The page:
Neutralization of SARS-CoV-2 spike-pseudotyped lentivirus by sera of cancer patients and health care workers. (a) Comparison of 50% neutralization titer (NT50) between cancer patients and health care workers (HCWs). Serially diluted sera were incubated with SARS-CoV-2 spike-pseudotyped lentivirus, followed by infection of 293T-ACE2 cells. The assay was carried out side-by-side for samples of healthy individuals and cancer patients to ensure valid comparisons. (b) Distribution ranges of NT50 among four cancer patient groups. Note that 2 patients who had both CLL and breast cancer were included in each group. (c) Comparison of NT50 between anti-B cell therapy and no anti-B cell therapy in cancer patients. Twenty-eight out of the 54 CLL patients and 19 out of the 45 NHL patients received anti-B cell therapy, with drugs including BTK inhibitors and anti-CD20 monoclonal antibodies. (d) Comparison of NT50 between Anti-PD1/PD-L1 and no anti-PD1/PD-L1 treatment in lung and breast cancer patients. (e) Comparison of NT50 between Moderna and Pfizer vaccinees in health care workers (HCWs) and cancer patients. (f) Correlative analysis between NT50 values and ages of cancer patients. (g) Comparison of NT50 values between male and female cancer patients. (h) Correlative analysis between NT50 values and days of collection after the second dose of vaccination. All correlative analyses were performed using Prism 5 (f and h). In all cases, NT50 values indicated at top were calculated by taking the inverse of the 50% inhibitory dilution values obtained from least squares regression non-linear curve modeled with Prism. Statistical significance was determined by a one-tailed unpaired t-test. CLL: Chronic Lymphocytic Leukemia; NHL: Non-Hodgkin’s Lymphoma.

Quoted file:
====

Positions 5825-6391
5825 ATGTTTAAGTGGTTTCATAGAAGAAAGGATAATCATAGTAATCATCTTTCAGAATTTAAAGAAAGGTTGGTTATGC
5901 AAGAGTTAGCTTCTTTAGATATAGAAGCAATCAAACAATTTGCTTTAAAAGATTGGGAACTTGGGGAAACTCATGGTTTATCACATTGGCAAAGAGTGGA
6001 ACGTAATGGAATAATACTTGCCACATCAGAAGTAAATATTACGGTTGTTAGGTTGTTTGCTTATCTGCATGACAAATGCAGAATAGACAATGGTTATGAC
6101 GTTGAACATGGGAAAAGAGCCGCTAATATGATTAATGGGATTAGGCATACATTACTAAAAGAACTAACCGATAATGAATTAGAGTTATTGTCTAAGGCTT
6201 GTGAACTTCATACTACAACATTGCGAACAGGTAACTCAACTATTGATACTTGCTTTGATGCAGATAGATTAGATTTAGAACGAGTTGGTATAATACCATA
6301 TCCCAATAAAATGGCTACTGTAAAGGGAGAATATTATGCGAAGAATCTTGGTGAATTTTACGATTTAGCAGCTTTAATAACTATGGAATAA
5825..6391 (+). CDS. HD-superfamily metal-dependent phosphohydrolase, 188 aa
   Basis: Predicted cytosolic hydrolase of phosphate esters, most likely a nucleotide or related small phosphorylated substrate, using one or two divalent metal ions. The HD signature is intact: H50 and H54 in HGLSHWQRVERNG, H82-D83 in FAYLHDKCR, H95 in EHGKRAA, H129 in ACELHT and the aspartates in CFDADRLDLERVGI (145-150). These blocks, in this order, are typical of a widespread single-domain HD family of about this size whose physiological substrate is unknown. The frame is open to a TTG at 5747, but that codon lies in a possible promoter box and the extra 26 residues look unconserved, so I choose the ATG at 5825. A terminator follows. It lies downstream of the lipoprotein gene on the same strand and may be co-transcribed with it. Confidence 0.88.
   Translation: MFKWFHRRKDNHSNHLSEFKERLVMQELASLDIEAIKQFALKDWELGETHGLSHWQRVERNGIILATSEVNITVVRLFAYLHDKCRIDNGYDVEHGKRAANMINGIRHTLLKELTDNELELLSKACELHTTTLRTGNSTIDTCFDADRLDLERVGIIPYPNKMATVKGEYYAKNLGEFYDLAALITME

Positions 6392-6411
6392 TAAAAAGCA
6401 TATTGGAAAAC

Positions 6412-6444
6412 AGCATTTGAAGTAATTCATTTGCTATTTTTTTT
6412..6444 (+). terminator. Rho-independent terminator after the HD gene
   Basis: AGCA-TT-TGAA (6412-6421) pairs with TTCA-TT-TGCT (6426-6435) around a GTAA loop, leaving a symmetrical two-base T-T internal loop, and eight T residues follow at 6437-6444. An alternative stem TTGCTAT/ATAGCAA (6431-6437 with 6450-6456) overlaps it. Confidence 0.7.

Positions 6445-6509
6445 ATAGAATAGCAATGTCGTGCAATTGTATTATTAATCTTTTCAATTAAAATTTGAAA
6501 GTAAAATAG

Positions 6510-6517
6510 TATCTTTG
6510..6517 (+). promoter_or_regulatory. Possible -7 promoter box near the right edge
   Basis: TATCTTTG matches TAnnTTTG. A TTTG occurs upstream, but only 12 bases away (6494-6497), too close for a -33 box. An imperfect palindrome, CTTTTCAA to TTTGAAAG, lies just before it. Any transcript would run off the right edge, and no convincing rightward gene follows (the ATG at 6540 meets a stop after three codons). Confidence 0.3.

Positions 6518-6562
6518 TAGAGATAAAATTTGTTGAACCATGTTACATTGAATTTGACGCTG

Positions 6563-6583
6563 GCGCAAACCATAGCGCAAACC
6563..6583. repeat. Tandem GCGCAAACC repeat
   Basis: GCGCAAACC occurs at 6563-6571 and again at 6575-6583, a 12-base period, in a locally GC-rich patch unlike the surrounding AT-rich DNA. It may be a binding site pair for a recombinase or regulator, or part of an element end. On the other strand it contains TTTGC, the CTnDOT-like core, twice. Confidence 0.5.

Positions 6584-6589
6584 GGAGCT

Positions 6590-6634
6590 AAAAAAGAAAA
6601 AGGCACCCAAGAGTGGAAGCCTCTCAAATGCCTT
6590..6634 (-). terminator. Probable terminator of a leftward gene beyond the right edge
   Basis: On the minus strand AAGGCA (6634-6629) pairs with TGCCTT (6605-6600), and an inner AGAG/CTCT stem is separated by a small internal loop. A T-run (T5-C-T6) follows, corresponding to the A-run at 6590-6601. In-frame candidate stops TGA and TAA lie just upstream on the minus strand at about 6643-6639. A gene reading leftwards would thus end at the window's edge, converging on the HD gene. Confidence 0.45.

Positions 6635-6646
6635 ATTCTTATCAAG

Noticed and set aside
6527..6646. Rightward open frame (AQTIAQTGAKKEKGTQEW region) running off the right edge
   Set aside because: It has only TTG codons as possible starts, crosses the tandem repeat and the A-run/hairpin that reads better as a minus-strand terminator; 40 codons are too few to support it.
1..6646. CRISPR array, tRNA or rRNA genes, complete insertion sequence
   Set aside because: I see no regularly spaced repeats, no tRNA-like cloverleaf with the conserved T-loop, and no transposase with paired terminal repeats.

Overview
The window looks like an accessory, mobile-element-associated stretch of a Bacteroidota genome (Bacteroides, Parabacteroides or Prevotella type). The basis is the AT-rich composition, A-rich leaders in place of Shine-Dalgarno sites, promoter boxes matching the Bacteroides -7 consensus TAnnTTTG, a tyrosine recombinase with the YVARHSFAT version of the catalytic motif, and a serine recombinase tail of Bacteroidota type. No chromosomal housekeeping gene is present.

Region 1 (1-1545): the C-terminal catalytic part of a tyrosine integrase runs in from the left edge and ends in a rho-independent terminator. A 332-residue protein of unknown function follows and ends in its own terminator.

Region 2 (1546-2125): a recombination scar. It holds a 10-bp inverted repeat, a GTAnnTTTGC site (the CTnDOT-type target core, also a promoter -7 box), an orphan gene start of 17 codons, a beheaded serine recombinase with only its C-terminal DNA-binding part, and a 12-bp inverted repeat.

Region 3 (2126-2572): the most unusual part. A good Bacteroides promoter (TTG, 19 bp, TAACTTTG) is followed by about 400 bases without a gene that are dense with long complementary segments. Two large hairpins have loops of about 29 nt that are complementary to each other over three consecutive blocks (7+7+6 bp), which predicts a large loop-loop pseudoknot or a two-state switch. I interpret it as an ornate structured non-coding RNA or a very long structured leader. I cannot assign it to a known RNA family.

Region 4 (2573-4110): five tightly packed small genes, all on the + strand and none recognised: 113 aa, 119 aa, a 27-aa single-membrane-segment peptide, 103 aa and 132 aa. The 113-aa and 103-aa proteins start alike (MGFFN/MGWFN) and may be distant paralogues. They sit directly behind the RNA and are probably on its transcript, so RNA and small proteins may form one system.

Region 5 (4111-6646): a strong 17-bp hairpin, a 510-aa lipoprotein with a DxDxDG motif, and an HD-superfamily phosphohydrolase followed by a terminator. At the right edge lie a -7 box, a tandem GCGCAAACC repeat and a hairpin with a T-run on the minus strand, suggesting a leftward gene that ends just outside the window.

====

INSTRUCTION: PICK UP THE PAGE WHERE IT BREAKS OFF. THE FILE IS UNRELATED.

Researchers compared the neutralizing antibody titers of cancer patients (treatment) and HCWs (control). The treatment group showed reduced neutralizing antibody responses compared to the control. This was observed despite the shorter median time after the second dose of vaccination for cancer patients as compared to HCWs.
Patients with CLL exhibited the lowest neutralizing antibody response. 61% of patients with CLL showed undetectable NT50 values, while the figure was 49%, 31%, and 28% for NHL, lung 95 cancer, and breast cancer patients, respectively. The mean NT50 of patients with CLL and NHL was ~2.6 fold lower than that of solid tumor patients, consistent with findings showing SARS-CoV-2 infection-induced weak humoral immune responses in patients with hematological cancers. A few CLL patients exhibited high titer, while none were observed for the NHL patients.